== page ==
The amusing thing about SJWs taking offense to being called SJWs is that they clearly don’t understand that it was originally their own label adopted by their own kind that was weaponized by the Alt-Right’s sarcasm. Also: Every.Single.Time.
I’ve always said that I appreciate all my readers, both those who agree with me and those who don’t. But lately I’ve been puzzled by the new slurs directed at me by some of the latter. Many I didn’t even understand, so I did some digging.
Apparently, tried-and-true insults such as “fag,” “fairy,” “kike” and “hebe” (yes, I’m Jewish) are old-school, especially among the alt-right. That small, far-right movement that seeks a whites-only state is developing new coded language, much as the Nazis once did, says noted linguist George Lakoff, a professor emeritus at the University of California at Berkeley.
For instance, in February I wrote about Milo Yiannopoulos, the now-disgraced Breitbart News editor and alt-right poster boy. I heard from many readers about that column, which took Yiannopoulos to task for his incendiary language. But one email caught my eye: “Milo is far less bigoted, misogynist, and hateful than those of you sick sociopathic and psychotic SJW’s who smear him so desperately.” Sick, sociopathic and psychotic, I knew. But SJW? I had no clue. In a personal ad it might mean “straight Jewish woman,” but two of those don’t apply to me. So what was this snarky new gem of an insult?
I emailed back, “What is an SJW?” The reply: “An SJW is a social justice warrior. In the press, this particular public predator tends to be big on PC [political correctness] virtue signaling but happy to smear others viciously with false accusations of sexism, racism, white nationalism, hate speech, etc.”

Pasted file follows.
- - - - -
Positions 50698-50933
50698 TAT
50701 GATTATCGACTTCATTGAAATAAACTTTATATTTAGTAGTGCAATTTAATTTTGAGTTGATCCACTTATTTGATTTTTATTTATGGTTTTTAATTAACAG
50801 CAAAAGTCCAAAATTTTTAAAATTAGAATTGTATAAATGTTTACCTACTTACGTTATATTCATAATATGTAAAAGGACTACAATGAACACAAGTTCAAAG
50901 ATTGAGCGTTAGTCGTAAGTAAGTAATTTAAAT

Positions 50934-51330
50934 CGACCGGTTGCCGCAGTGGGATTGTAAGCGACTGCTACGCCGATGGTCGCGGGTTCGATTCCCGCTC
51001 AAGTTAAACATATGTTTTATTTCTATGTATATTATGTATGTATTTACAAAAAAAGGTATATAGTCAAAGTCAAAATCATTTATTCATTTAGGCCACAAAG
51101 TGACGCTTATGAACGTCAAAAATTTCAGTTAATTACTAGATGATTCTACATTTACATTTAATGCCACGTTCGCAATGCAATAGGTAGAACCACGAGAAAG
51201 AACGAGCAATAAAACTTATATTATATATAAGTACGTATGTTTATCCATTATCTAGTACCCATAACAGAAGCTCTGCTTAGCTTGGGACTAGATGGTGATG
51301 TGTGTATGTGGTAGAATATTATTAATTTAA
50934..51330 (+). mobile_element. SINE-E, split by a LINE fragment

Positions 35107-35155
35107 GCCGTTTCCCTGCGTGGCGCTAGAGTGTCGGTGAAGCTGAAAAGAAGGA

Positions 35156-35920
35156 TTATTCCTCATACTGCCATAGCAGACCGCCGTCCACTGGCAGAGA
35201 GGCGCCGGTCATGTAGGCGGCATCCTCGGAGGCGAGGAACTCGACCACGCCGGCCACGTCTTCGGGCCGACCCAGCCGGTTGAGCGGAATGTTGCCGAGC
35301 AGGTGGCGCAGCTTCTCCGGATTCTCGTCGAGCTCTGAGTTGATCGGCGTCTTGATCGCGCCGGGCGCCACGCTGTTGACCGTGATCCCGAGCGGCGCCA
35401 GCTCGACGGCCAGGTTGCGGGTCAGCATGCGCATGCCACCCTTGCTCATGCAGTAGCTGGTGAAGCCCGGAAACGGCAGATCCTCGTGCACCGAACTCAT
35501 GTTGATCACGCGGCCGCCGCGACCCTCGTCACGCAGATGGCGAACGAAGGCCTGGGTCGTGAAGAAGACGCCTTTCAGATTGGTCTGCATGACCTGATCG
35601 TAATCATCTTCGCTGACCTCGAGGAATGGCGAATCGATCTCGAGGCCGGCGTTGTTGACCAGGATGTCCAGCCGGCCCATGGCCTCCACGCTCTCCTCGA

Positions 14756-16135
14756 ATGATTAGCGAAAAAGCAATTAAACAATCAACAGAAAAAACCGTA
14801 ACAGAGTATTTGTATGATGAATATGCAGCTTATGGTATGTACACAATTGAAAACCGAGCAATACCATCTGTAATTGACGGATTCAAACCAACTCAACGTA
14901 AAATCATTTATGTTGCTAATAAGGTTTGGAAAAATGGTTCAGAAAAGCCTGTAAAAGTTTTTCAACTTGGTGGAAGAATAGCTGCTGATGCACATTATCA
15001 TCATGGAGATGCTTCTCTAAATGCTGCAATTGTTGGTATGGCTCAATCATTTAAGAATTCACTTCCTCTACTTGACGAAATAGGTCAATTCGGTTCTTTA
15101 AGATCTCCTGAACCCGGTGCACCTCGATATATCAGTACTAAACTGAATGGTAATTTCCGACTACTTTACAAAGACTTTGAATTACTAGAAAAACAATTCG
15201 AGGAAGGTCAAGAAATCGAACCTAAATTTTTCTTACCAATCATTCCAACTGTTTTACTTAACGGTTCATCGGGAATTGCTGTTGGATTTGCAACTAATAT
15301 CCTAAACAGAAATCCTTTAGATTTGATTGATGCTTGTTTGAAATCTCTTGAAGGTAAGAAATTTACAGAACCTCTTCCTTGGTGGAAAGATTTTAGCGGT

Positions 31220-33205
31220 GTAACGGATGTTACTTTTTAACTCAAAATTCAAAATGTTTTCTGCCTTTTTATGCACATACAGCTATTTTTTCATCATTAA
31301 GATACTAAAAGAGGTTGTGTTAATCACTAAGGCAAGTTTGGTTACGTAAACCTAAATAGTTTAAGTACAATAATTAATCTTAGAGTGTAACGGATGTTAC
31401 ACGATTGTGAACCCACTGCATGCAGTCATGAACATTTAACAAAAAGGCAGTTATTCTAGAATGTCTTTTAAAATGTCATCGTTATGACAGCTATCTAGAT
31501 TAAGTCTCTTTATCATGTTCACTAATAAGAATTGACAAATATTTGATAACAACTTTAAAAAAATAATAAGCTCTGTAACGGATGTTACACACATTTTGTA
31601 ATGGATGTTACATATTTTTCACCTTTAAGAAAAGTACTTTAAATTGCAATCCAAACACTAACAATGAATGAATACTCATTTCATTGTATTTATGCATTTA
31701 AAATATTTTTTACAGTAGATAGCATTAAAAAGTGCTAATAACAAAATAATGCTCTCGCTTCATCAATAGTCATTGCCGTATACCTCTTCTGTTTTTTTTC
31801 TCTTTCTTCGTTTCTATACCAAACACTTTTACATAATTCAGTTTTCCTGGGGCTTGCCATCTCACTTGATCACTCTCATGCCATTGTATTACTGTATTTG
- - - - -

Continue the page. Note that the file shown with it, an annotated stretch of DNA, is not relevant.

Well, that was certainly clear — I’m a “public predator” allegedly guilty of smearing Yiannopoulos by referring to his very own, widely reported hateful language.
I started looking into other slurs readers hurled at me. There was “libtard,” and one I really liked at first — “snowflake,” because they’re magical, in moderation.
But here’s the nasty undercurrent: These new words are intrinsic to the alt-right’s rise, according to Lakoff. He connects this to the Nazis and the coded language (prime example: “the master race”) that eventually allowed them to topple governmental institutions. “The strategy is to control discourse,” Lakoff points out. “One way you do that is preemptive name calling . . . based on a moral hierarchy.”
First, the Alt-Right is much bigger than the Alt-White, much less the Alt-Reich. As evidence of this contention, I note that I’ve just been sent translations of the 16 Points in Ukrainian and, of all things, Esperanto. Second, Milo is Alt-Lite, not Alt-Right.
Third, the incessant whining about name-calling by people who don’t hesitate to hurl “Nazi” and “anti-semitic” at a pizza delivery driver who arrives thirty second late with their Veggie Supreme with extra eggplant and tofu is both pathetic as well as indicative of the extreme susceptibility of SJWs to rhetoric.
Fourth, they’re not “codewords”. As one of Steve’s commenters pointed out: ” The alt right is small but has power and this is for one reason only – the alt right is the one group that Calls Things By Their True Name.” And fifth, it’s not hard to understand why Steve Sailer’s appeal remains self-limited, he’s the classic example of the dialectic speaker who simply can’t bring himself to accept the necessity of rhetoric. I mean, if you’re still loftily sperging at this point about using the term “warrior” for SJWs, you simply don’t grasp the way rhetoric works.
Steven Petrow’s column is prima facie evidence of why you should simply utilize SJW instead of whatever your preferred dialectic alternative might be.